Watch Me Málaga: the ugly duckling of Andalusía

Málaga is undoubtedly a huge commercial and touristic centre of Andalusía, connecting many cities on the Costa del Sol but in my opinion it does not share in the historic beauty and grand architecture of many other cities in Andalusía, hence the somewhat unfair title to my article!

On our free walking tour (operated by the blue-adorned Spaniards in Plaza de la Constitución everyday at 11am), our guide Luís informed us that Calle Marqués de Larios (the main shopping strip in Málaga) charges the 2nd-highest amount for rental real estate in all of Spain (only behind Madrid), a whopping €2000 per square meter.

So if you’re after high fashion or bargain-hunting then stick around but I feel that Málaga is not your ideal destination if you’re seeking the fascinating clash of Moorish and Spaniard culture which defines much of the Andalusían province. The historical centre is quite small and punctuated with only a few highlights; the museum for contemporary art is free and located just on the outskirts of old town.

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Tour guide Luís earning his keep.

Malagueñas are also very proud of their native talents, the most famous being Pablo Ruiz Picasso – the main exhibition at his musem costs €7 to visit. Another native of Málaga is Antonio Banderas however I don’t believe he has his own museum….yet.

However apart from these few things and a nice walk to get a view from one of the castles, Málaga is quite an underwhelming place.

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Pablo Picasso in Pacman form…..?

I do have one fact that may have compromised my opinion on Málaga: the AirBnb here was hands-down the worst accommodation experience of my life. We arrived at 2pm on a Sunday and stumbled through some of the host’s English skills to realise the room was still being cleaned and would only be ready at 3pm. After leaving our bags, doing some sightseeing (realising quickly that Málaga is not the crowning jewel of Spain), we decided to come back at around 6pm and freshen up at our accommodation. Wrong.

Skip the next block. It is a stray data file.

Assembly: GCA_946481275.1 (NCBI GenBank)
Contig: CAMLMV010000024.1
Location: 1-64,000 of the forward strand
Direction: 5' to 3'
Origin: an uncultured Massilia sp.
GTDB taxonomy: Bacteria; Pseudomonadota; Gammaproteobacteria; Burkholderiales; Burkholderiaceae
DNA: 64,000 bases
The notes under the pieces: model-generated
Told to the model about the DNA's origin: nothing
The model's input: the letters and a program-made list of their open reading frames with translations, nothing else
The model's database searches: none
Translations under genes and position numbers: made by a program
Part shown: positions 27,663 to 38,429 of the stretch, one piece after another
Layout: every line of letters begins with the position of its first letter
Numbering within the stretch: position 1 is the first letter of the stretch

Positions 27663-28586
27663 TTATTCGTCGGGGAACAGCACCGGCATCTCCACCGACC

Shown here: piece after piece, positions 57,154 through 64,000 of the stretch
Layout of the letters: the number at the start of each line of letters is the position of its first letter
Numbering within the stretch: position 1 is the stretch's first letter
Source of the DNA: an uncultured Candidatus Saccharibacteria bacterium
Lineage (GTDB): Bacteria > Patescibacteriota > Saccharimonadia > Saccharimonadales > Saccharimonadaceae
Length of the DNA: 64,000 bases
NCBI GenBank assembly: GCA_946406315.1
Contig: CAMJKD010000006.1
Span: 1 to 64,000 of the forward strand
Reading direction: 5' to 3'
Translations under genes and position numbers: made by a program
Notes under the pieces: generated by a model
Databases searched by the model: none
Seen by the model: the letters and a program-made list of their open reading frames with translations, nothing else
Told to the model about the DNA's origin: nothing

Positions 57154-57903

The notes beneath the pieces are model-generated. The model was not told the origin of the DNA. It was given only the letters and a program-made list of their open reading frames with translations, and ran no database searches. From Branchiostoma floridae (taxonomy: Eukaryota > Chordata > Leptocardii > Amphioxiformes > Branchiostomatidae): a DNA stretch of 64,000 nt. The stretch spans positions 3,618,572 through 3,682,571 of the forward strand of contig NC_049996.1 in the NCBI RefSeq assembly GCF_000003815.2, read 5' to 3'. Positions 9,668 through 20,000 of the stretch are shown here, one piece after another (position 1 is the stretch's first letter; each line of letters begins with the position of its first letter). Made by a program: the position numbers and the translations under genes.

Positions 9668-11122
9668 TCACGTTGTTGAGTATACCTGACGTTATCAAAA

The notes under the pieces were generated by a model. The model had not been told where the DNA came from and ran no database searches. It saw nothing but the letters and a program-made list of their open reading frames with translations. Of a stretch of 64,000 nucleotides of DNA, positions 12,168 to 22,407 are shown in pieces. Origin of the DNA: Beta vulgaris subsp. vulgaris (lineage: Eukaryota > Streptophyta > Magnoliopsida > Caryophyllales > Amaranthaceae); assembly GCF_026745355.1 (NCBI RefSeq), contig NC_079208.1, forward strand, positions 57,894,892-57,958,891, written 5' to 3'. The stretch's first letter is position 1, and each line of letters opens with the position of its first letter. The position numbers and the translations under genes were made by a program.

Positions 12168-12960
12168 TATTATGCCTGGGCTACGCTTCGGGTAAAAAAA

Room was in the same condition as when we left and we peered down the corridor, above host is asleep on his bed. When he wakes up and apologises for the room not being ready, he informs us there is actually half a tribe of tourist invaders staying in the flat….for free via Couchsurfing! One girl on the couch in the living room, another couple in the next room etcetera etcetera.

The shower doesn’t drain properly so you end up standing in the rest of the tribe’s grime and dirt whilst you shower. The bathroom also has multiple ‘tip jars’ with notes from the host asking for donations to help repair his flat and pay his bills. The bedroom has a permeating odour of half-washed sheets that were likely bought before the Spanish Civil War and never replaced.

Anyway, we couldn’t stay. We swallowed our pride and lost the money from the third and final night and booked a whole apartment via Booking.com for €51 for our final night in Málaga. After we left, we read through more reviews on AirBnb from that property and turns out we were not alone and we actually had a comparably nice experience – some travellers got a drunk host who yelled at them or a host who watched porn loudly from his room next door. So really, I consider us lucky!

I don’t want to finish the post like that so I’ll summarise Málaga as a decent Andalusían city good for a 1-2 night stay (in an adequate room) but don’t expect too much. If you’re on a tight schedule, skip it altogether and head for Córdoba, Cádiz or Granada.

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La Invisible: an interesting open space for eating, drinking, painting, philosophising about Moorish influence in Spain – BUT we couldn’t stay because it was so popular and hence, full.

 

Tip #1: The bus to Málaga Airport from the city is Línea A and costs €3. It stops at the main bus station as well as lots of stops along the Paseo del Parque.

Tip #2: Don’t stay 3 nights just to explore the city. You can stay 1 night and see more than enough in my opinion.

Tip #3: Walk up the Castillo de Gibralfaro. Its a great panoramic view of the city and its totally free.

Tip #4: Foreign films in Spanish cinemas are generally all dubbed, not subtitled. Trip to the cinema costs around €6 but be prepared to practice your Spanish as the English-speaking films are dubbed over.

Tip #5: Don’t get complacent with accommodation! Check the reviews thoroughly before booking anything….A novice traveller would know this but it pays not to forget.

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